What would the play open with? What would she be doing? Where would she be? What would she be wearing, and why? From then on, the doors of my imagination just flew open, and I wrote so fast in my notebook the words were illegible.

And so it went on like that until each of three participants (one was unable to attend) had a lead character, a first and second scene – the latter which involved a dialogue with another character – and an ending, and they all drew inspiration from complete strangers in the cafe who had absolutely nothing to do with us. These were just exercises, not actual work on our monologues. No wonder we returned to Diorama Arts Studios with heads spinning.

A more physical, but no less intensive, challenge presented itself to us in the afternoon, when we presented our second draft monologues as a performance – and this is where I found myself most conflicted.

You see, I have a duality to my identity: my first language is English, because that’s what I was first exposed to (I was born hearing, although I am pre-lingually deaf), I come from a family of writers and artists, and I grew up in the ’70s when sign language was heavily oppressed. Yet my Deaf identity still managed to manifest itself in a variety of ways: through attending a partially hearing unit and then an oral deaf school (where I surreptitiously learnt the finger-spelling alphabet in a loo cubicle), being regularly cut off at the (hearing) family dinner-table, being oblivious to the jazz my mother often played on the radio, and finally finding myself more comfortable living, working and socialising with Deaf people.

As a result I have plenty of BSL skills that I’ve picked up over the years, but they are rather mangled. Although I adapt according to the company I’m in, my tendency is to speak and sign, with my spoken English emerging as the stronger denominator. Interestingly, when I’m speaking in public, I’m inclined to lean on my BSL more. I find that I can project my ‘voice’ (note the colloquial marks) much more effectively that way.

At least during my BSL gallery talks, I can, and do, rely on a little finger-spelling here and there for certain places and names. There is plenty of scope for ad-libbing too.

But performing straight from an English theatrical script? That is something else. My own writing, like Sannah’s (see earlier post) is steeped in the English language, in accordance with the mainstream MA studies I have undertaken – I am to date the only Deaf person to have completed and passed a Master of Arts postgraduate degree in Fashion Journalism and Promotion at Central Saint Martins. So in linguistic terms, my writing is very, very separate from how I express myself verbally – not just informally, but as a whole.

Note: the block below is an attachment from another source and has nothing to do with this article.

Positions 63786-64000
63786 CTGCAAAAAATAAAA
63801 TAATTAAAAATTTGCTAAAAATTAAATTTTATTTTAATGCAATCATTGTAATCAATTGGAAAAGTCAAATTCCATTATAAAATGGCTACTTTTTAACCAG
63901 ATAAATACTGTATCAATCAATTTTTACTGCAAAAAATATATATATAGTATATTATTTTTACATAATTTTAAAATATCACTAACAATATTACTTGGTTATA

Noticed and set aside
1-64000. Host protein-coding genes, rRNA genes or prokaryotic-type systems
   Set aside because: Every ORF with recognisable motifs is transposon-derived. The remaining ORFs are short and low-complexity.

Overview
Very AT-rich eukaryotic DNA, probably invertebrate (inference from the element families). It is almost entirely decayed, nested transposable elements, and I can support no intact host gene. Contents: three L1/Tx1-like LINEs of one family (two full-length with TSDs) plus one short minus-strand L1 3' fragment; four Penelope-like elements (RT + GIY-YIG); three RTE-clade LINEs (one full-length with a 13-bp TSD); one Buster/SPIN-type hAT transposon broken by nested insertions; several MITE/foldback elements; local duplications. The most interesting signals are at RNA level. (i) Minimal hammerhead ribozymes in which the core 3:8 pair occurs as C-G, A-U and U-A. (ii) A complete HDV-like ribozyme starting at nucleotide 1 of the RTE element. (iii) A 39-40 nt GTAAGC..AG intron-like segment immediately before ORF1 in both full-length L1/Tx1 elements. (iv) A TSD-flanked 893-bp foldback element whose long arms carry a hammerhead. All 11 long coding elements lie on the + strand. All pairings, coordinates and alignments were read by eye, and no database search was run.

So when I delivered my monologue, there were whole chunks – words, phrases – that I simply found it impossible to translate to BSL terms. I either finger-spelt those words or their first letters, mouthed them, or waved about vaguely. I lost the drama of my own written words in my delivery. Even though BSL is not his first language either, I could see that Andrew was picking up on this.

‘This is beautiful poetry,’ he said afterwards. ‘Says a lot here’ – he brushed his hand over my script – ‘but it must come from the heart. If it doesn’t mean anything verbally, why say it?’ But that was exactly my trouble. Where did my heart lie – with BSL, or English? Would I be demeaning my personal written English values if I tweaked the script so to be more BSL-friendly?

Part of my dilemma came from the knowledge that once the showcase was over, Deafinitely Theatre would be uploading all our monologues onto a specific web server as a way of maximising work opportunities with mainstream theatre companies. After all, theatre directors had their own very busy schedules to keep and could not guarantee attendance of the showcase.

Nevertheless, the showcase was being presented to a mixed Deaf and hearing audience. Our monologues had to be accessible in some way. Of course, our scripts would be projected on a screen behind us, so we could deliver them in whichever way felt most comfortable to us. Sannah was getting an actor to perform hers, while the second participant, Lianne, being a BSL learner, was more inclined to deliver her monologue orally (probably with a BSL interpreter present on the night).